18 October 2017

 

RyeToday’s Wednesday Word is two:  “blind tiger”.  I recently came across this term in the August 16, 1917 edition of the Washington County News in a humorous article entitled “Her ‘Meatless Day'”.

This is the article:

     The day after Prosecuting Attorney Horace G. Murphy and his deputies and constables made a Sunday morning raid on a Muncie “blind tiger” and arrested 59 persons found there, many of the men going to jail on various charges, the wife of one of those whose fate it was to be locked up was confiding in Billy Blamey, the elevator man at the Wyson building, in which Murphy has his office, says the Indianapolis News.
      “I’m considerably worried,” she told him “about my Sunday dinner yesterday and thought Mr. Murphy might straighten things out. You see, my husband started away from home about ten o’clock in the morning to get some meat for dinner and said he intended to stop in at the club (all “tigers” are clubs in Muncie) and get a bottle of beer on the way, like he always does Sundays. Well he hasn’t brought that meat home yet, and meat nowadays costs too much to waste.”

HA!

Other than the presumption that Mrs. Mam was more concerned with the whereabouts of her dinner-meat than her errant husband, the article makes clear that a blind tiger was a place where one could get a drink.  Not just any drink, though, one with alcohol in it.    Unfortunately, as was also pretty clear, Mr. Man’s beverage choice, the establishment or “club” he drank it in, or both was illegal.    God Forbid!

By 1917 Prohibition had arrived for the second time in Alabama, a good five years before the federal amendment banned the sale of alcohol across the entire United States.  Many thirsty Alabamians were forced underground in order to “wet their whistle.” Literally.  UNDERGROUND.  Caves such as Desoto Caverns, Bangor, Shelta and Sauta, were used as blind tigers. And they weren’t just holes in the wall, [or rather the ground], they had electricity, seating, bars,  bandstands, decorations, dining and dancefloors.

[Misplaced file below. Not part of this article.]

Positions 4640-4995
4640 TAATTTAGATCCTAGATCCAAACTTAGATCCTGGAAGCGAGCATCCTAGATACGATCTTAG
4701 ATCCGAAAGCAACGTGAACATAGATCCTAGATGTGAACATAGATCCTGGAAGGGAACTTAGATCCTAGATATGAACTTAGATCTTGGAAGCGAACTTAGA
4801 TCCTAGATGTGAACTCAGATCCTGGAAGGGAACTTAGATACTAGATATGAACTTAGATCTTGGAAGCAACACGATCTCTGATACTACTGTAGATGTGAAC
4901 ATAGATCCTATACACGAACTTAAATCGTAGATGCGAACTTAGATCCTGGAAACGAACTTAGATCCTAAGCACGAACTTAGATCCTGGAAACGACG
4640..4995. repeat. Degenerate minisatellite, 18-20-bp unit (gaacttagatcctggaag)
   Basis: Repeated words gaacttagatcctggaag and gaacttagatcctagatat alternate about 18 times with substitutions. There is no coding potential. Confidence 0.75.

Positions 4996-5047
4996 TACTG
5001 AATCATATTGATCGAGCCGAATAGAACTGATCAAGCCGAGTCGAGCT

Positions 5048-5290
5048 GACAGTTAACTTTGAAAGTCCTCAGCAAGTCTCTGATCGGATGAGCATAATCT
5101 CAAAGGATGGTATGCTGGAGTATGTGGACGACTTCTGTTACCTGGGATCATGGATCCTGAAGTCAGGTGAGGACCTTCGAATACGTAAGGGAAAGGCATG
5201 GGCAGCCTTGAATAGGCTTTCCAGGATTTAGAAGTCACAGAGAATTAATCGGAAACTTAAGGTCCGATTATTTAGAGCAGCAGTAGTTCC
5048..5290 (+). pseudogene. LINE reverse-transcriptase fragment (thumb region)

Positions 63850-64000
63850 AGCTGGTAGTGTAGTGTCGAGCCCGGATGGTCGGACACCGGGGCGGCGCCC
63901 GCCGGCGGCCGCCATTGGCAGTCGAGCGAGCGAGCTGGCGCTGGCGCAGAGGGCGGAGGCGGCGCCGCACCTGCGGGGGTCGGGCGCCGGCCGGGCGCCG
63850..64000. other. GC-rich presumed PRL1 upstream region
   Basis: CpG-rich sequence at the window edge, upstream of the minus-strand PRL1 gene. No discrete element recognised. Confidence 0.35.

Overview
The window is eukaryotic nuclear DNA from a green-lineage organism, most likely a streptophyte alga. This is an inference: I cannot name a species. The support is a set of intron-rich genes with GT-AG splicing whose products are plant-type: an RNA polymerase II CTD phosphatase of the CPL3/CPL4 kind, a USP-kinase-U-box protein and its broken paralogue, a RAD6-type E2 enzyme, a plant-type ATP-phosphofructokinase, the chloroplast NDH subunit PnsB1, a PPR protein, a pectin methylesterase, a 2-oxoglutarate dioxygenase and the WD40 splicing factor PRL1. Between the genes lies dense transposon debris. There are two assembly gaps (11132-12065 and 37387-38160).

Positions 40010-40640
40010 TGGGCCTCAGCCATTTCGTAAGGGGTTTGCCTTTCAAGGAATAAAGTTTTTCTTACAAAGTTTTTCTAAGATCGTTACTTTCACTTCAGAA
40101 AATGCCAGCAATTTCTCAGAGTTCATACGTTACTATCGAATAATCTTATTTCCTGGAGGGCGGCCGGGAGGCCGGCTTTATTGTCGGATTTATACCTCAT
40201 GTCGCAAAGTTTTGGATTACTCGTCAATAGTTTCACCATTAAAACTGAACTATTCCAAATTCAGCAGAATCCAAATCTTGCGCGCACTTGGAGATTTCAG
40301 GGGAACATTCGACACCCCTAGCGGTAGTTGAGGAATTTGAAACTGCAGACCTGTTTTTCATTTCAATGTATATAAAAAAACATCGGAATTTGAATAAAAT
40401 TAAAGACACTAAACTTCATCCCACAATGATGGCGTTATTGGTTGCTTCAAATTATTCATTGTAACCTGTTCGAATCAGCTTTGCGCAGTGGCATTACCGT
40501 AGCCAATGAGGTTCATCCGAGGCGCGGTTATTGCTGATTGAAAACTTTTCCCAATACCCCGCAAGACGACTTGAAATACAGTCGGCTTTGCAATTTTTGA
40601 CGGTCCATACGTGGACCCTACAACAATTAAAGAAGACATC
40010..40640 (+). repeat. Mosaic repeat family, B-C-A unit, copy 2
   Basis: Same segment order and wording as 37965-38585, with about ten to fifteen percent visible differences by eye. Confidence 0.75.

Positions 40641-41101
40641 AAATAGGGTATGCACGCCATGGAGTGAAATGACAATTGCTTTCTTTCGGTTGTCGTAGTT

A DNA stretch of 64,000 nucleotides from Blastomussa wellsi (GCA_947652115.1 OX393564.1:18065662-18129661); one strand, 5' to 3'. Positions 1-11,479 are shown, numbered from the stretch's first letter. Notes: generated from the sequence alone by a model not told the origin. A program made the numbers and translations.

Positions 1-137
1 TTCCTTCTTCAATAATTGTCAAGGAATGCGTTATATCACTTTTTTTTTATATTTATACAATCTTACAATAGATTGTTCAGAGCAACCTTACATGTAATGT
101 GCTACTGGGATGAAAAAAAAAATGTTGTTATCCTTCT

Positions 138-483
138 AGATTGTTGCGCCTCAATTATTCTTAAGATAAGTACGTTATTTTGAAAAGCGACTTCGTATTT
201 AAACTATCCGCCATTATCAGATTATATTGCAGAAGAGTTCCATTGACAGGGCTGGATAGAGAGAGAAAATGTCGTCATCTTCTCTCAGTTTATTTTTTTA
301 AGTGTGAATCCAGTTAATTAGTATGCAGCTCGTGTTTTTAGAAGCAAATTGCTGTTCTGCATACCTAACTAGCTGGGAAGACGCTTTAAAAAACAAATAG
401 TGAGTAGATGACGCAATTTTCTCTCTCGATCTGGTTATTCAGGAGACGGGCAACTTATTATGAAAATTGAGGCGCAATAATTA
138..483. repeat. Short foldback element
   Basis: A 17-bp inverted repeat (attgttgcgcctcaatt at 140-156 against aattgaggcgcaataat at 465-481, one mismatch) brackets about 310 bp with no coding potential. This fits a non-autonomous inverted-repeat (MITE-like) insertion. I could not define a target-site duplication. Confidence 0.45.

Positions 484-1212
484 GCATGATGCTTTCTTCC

Bangor Cave Bar

Bangor Caves operating during Prohibition during the 1930s.   (Encyclopedia of Encyclopedia of Alabama)

 

Now it is unclear how these “clubs” came to be known by the sobriquet, although there is some speculation.  Perhaps it was because some operators would charge patrons to see an oddity, like a real-live blind tiger, and sneak them a complimentary libation on the way out.  Perhaps it was because buyers were buying “blindly,” not knowing the identity of the bar owners or the quality of the beverages they were being served.  Perhaps, if you were drinking in a cave in Alabama and the lights went out, one would feel “blind” doddering around in the dark, murky-minded from the booze. Perhaps the why of the name is simply lost to history; and really when it all comes down to it, the name of the drinking establishment is much less important than the fact that it is there.

While the aforementioned cave bars are no longer in operation,  you can still get a drink in a cave in Alabama, albeit legally.  The Rattlesnake Saloon in Tuscumbia, Alabama offers music, dining and a unique atmosphere, where one can almost imagine they are clandestinely meeting for a prohibited drink.  The Rattlesnake is on my list of places I must visit and when I do, I’ll raise a glass to Mr. Man and his ilk.

 

For more information about Unusual Alabama Prohibition-Era Blind Tigers, see AL.com’s December 5, 2014 article entitled 7 Places Alabamians Bought Illicit Liquor During Prohibition, Including Speakeasy Caves, Underground Tunnels.

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